Editorial: State values cash more than privacy in selling driver information

Florida’s Department of Highway Safety and Motor Vehicles allows the sale of private driver information to commercial interests. The Justice Department and Legislature should review the situation.
Florida’s Department of Highway Safety and Motor Vehicles allows the sale of private driver information to commercial interests. The Justice Department and Legislature should review the situation.
Published Dec. 1, 2016

Florida has a broad public records law aimed at ensuring government is accessible to the public. It is not particularly popular in Tallahassee, where the Legislature annually carves out new exemptions. So it's remarkable that the state Department of Highway Safety and Motor Vehicles is liberally interpreting the public records law to allow the sale of private driver information to commercial interests — and generate millions for the department. U.S. Sen. Bill Nelson has asked the Justice Department to review the situation, and the Legislature should as well.

In a four-month investigation, Tampa TV station WTVT-Fox 13 found that the DHSMV sells private driver records in bulk to more than 75 companies, despite federal and state laws deeming the information confidential. The federal Driver Privacy Protection Act, passed in 1994, says state motor vehicle agencies cannot disclose personal information "without the express consent of the person to whom such information applies." Florida passed its own law a few years later. Personal information is defined as photographs, Social Security numbers, driver identification numbers, names, addresses, phone numbers, and medical or disability information. There are exceptions for government agencies carrying out official functions, private investigators, research activities and statistical reports, and some private businesses as long as the information is only used for verification purposes. Bulk distribution of personal information for marketing or solicitation is permitted only with the individual's express consent.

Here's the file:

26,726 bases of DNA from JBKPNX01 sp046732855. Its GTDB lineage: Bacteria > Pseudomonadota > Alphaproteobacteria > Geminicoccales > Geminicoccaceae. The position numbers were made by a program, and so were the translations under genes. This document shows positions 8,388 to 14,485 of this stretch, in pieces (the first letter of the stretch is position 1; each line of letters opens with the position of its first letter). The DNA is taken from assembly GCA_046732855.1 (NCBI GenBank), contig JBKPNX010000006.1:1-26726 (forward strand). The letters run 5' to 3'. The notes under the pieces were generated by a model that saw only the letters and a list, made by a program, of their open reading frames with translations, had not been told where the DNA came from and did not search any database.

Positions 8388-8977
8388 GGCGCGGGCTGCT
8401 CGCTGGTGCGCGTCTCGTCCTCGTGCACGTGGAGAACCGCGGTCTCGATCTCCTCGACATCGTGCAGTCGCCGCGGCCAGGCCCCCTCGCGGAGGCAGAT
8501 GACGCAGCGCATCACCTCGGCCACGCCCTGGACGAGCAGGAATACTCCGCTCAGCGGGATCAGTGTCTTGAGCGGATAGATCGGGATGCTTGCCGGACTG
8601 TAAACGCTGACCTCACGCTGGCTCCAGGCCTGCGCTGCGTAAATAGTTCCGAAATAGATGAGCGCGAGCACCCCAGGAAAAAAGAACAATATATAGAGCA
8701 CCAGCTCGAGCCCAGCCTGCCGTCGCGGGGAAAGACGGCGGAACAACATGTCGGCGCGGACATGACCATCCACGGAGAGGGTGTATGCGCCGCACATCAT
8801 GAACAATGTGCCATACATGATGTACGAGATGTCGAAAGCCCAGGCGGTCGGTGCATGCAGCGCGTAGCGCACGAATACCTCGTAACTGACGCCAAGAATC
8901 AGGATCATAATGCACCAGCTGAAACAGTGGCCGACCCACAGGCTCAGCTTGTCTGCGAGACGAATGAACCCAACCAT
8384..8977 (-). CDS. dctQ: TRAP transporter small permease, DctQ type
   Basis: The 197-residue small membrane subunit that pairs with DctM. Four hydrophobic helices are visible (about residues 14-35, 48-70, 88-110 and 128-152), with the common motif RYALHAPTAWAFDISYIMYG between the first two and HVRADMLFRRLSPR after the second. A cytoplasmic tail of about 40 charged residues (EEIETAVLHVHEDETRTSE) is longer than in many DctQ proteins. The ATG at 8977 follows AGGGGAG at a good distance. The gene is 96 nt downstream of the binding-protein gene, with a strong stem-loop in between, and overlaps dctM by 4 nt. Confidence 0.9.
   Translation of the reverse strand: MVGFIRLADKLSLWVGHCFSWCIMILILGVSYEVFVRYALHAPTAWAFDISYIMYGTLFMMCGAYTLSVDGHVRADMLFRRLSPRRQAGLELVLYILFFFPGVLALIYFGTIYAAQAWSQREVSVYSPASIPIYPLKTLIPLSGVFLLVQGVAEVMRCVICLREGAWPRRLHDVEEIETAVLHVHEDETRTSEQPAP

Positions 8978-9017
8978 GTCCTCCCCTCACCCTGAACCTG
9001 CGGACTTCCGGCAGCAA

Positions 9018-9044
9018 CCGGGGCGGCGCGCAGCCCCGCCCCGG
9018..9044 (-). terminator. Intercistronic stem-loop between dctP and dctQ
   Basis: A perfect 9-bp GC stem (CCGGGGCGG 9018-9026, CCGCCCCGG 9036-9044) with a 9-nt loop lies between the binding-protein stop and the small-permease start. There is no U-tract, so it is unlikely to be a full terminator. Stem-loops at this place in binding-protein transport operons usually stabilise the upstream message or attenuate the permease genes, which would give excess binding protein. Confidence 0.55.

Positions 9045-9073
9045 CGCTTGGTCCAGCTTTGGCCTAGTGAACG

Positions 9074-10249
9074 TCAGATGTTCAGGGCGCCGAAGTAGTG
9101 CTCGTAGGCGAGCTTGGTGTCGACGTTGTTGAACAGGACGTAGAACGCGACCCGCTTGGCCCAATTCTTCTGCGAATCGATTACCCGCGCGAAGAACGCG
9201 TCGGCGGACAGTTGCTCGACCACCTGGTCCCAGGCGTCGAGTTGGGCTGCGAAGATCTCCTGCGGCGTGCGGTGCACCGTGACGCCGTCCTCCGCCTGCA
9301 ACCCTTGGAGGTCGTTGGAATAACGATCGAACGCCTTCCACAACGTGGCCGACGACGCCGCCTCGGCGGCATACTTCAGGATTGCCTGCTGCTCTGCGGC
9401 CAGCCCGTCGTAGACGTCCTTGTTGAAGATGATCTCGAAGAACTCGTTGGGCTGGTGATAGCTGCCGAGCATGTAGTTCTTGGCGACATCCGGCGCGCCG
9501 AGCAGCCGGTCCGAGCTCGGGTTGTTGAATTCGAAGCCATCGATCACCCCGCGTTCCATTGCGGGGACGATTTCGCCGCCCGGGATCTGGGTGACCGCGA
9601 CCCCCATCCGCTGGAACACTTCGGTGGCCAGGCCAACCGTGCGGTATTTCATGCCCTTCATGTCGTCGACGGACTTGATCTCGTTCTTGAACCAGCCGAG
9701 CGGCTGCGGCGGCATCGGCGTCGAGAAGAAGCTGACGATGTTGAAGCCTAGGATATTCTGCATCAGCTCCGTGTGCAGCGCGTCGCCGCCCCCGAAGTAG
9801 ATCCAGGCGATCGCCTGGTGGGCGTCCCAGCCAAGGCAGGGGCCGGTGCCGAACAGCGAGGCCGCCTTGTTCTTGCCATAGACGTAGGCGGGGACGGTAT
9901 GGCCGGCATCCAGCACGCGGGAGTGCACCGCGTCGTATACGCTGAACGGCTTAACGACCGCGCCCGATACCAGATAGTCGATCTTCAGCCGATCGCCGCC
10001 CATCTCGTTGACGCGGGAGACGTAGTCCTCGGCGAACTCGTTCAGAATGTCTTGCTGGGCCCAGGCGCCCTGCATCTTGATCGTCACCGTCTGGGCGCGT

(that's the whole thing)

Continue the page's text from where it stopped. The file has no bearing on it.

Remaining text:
Yet Fox 13 found that the DHSMV sells personal information about Florida's 15.5 million licensed drivers and 18 million registered vehicles to private vendors, including two major data brokers. The state claims it vets the companies to ensure they are entitled to the information under one of the law's exemptions — but that vetting is limited to checking that the companies have business registration in Florida, the department told Fox 13. What's more, the state has no way to keep the information from being handed off or resold to third parties.

A DHSMV spokeswoman said the agency is required to provide the records under the federal and state laws. The $150 million it raked in over the last two years is based on fees set by the Legislature. But nothing in the law requires the state to sell information for its own profit. And if a member of the public is not entitled to this information, how can a business be given access? The agency also denies that the information it sells is used for marketing. But the TV investigation found numerous examples of people registering a car in Florida and then receiving dozens of mail pieces for car warranties and other products that included the owner's name, address and car model.

It should be possible to stop this exploitation. Nelson has asked for an inquiry into whether Florida is violating the federal driver privacy act. The Legislature has even more latitude — it can't broaden the protections in the federal law, but it can certainly tighten those protections in state law. There's no reason Florida's deference to government in the sunshine cannot be upheld while still protecting Floridians' private information from being freely bought and sold.

State agencies have a dual duty both to provide access to records that are subject to disclosure and to protect information and records that are exempt. The state motor vehicle agency is failing on the latter by selling Florida drivers' private information in bulk to make a buck. This exposes Floridians to unwanted, incessant marketing, which is annoying, and real privacy breaches, which are more threatening. The entire process should be reviewed.